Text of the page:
ALBUM REVIEW: Tyler, The Creator’s Bonkers New Persona Baudelaire Harks Back To The Days Of ‘Yonkers’

© Pitchfork, 2021

Tyler, The Creator is back – and he is on top form, with hip-hop harking back to the GOBLIN days of yore…

By Emily Read

Upon my first listen of Call Me If You Get Lost, on the long drive home from Manchester to Kent, on what was the final home journey of my entire university experience, the sheer musical diversity of Tyler, the Creator’s new musical project filled me not with dread as to how to face real life after four years of the student bubble, but left me excited for the future. I took the opening lyrics of ‘LUMBERJACK’ seriously, and decided to follow Sir Tyler Baudelaire’s vision for this album and use it in my own life: “Always keep the picnic blankets in the back… cos you never know where the fuck you gon’ end up at”. 

Tyler Baudelaire, Tyler’s new persona who we are introduced to from the very first track, reflects the newfound sense of culture and worldliness he has gained since moving on from the previous persona, the heartbroken antihero IGOR. Baudelaire, no doubt inspired by the Swiss-French cultural awakening he experienced during the Geneva trip he mentions on several occasions, is however still not perfect. Whilst remaining a complex character, filled with contradictions and remaining just as vulnerable as he was on his previous album, IGOR, Tyler uses the persona of Sir Baudelaire to show us how unlimited he is as an artist in terms of theme and musical genre. In doing this, Tyler Baudelaire excites the listener and highlights his growth as an artist and as an individual, marking a sharp turn from the running theme of heartbreak in IGOR. 

Whilst still staying true to his roots in hip-hop, with tracks such as ‘LEMONHEAD’ and ‘JUGGERNAUT’ providing the goods for lovers of hard-hitting rap bangers, it is tracks such as ‘WUSYANAME’ and ‘SWEET / I THOUGHT YOU WANTED TO DANCE’ that show his evolution into an artist capable of incorporating many musical influences into an album. Accompanying Tyler on this musical odyssey is producer DJ Drama, who some on the internet were quick to label as ‘annoying’ for his ad libs, yet whose energy throughout the album is nothing short of infectious, heightening the sense of excitement engendered by the variations in genre. ‘WUSYANAME’ evokes a feeling of nostalgia for early noughties summers through its sampling of R&B jams and lyrics detailing falling in love with someone you just met, whereas ‘SWEET / I THOUGHT YOU WANTED TO DANCE’ is a 10 minute journey from synth-pop to reggae, again taking the listener to new and exciting places never before heard from Tyler the Creator.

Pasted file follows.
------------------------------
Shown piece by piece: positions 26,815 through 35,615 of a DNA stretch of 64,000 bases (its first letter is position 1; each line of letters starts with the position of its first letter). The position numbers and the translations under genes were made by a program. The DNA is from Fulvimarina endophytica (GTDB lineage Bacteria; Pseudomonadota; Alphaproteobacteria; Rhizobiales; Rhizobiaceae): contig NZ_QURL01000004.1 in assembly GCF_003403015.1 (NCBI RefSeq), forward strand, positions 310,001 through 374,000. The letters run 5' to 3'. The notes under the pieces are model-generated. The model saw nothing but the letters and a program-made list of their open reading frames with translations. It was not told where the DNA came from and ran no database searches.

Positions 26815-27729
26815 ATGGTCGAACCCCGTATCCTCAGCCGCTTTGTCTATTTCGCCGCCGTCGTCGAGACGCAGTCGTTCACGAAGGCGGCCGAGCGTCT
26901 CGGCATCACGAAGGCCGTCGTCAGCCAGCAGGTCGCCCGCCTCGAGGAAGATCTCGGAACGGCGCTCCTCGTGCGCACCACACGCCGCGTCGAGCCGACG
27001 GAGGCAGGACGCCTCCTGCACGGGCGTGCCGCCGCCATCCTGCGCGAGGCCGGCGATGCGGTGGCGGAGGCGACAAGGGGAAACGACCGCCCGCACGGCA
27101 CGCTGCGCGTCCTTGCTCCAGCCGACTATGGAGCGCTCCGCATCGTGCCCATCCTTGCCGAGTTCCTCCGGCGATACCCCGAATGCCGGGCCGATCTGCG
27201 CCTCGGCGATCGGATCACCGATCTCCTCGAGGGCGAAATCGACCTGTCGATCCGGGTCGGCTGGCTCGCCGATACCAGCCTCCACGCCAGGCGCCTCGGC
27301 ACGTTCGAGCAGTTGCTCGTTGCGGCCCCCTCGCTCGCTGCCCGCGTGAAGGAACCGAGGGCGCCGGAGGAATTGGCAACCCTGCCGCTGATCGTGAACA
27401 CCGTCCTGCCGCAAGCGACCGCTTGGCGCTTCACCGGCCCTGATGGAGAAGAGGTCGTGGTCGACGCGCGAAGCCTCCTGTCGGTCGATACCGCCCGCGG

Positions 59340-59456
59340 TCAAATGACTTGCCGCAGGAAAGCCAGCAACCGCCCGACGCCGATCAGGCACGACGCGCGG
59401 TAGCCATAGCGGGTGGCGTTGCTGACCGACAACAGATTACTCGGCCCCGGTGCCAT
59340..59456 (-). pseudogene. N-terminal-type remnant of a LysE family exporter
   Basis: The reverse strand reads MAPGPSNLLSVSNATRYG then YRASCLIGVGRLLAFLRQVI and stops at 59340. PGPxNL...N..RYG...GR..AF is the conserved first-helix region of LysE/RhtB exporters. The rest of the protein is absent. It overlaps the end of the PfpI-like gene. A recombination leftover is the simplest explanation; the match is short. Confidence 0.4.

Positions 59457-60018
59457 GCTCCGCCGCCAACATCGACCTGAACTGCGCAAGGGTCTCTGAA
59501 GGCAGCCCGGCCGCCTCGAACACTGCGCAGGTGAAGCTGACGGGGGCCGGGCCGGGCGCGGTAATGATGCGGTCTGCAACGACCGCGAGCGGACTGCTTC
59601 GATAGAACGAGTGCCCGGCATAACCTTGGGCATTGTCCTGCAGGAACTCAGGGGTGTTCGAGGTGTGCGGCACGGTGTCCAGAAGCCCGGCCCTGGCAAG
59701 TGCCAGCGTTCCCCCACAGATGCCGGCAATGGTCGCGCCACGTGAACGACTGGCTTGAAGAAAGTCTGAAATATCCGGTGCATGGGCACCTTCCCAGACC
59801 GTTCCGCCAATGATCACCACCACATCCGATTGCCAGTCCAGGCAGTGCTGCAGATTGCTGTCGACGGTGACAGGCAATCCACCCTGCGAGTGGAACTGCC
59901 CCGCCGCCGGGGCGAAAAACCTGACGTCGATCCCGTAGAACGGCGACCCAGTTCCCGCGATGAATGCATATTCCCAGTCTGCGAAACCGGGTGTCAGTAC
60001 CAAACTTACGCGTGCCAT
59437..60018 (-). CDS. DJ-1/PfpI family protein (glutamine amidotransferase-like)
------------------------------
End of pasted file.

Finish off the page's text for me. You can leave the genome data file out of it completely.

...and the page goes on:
CMIYGL is also just as thematically diverse as it is musically. Whilst IGOR chose to focus on the breakdown of a relationship, love is just one of the themes he tackles in this album. Tracks such as ‘WILSHIRE’ and ‘CORSO’ detail his experiences in a love triangle, which ultimately ends with Tyler discarded, giving us an insight into Tyler’s introspection as to his own sexuality and thoughts of morality surrounding the illicit relationship. 

Meanwhile, ‘MANIFESTO’ is a response to his white audience’s expectations of him, in particular regarding the Black Lives Matter movement. Lyrics such as “Lil’ white bitch gon’ say “You need to say something about that” “You need to say somethin’ ’bout black—” Bitch, suck my—” remind the listener that black artists don’t owe social commentary to white people simply because they are black and in the public eye, and also reminds us that Tyler himself has never been one to stray from controversy. However, ‘MANIFESTO’ still offers a nuanced approach to the situation, wondering “Am I doin’ enough or not doin’ enough?…I feel like anything I say, dawg, I’m screwin’ shit up”, highlighting not only the complexity of the matter at hand, but also the personal growth Tyler has made since his ‘Bastard’ era. 

Now, after multiple listens to CMIYGL, I am still able to find snippets of tracks that are sonically different to the rest of the album, and to greater appreciate moments I had previously overlooked, underlining how this multifarious album continues to provide new listening experiences upon each visit. As Tyler, the Creator pushes the boundaries of genre and style, I can’t help but wait with impatience for his next step in the music world. 

Call Me If You Get Lost is available on all good streaming platforms as of 25 June 2021.

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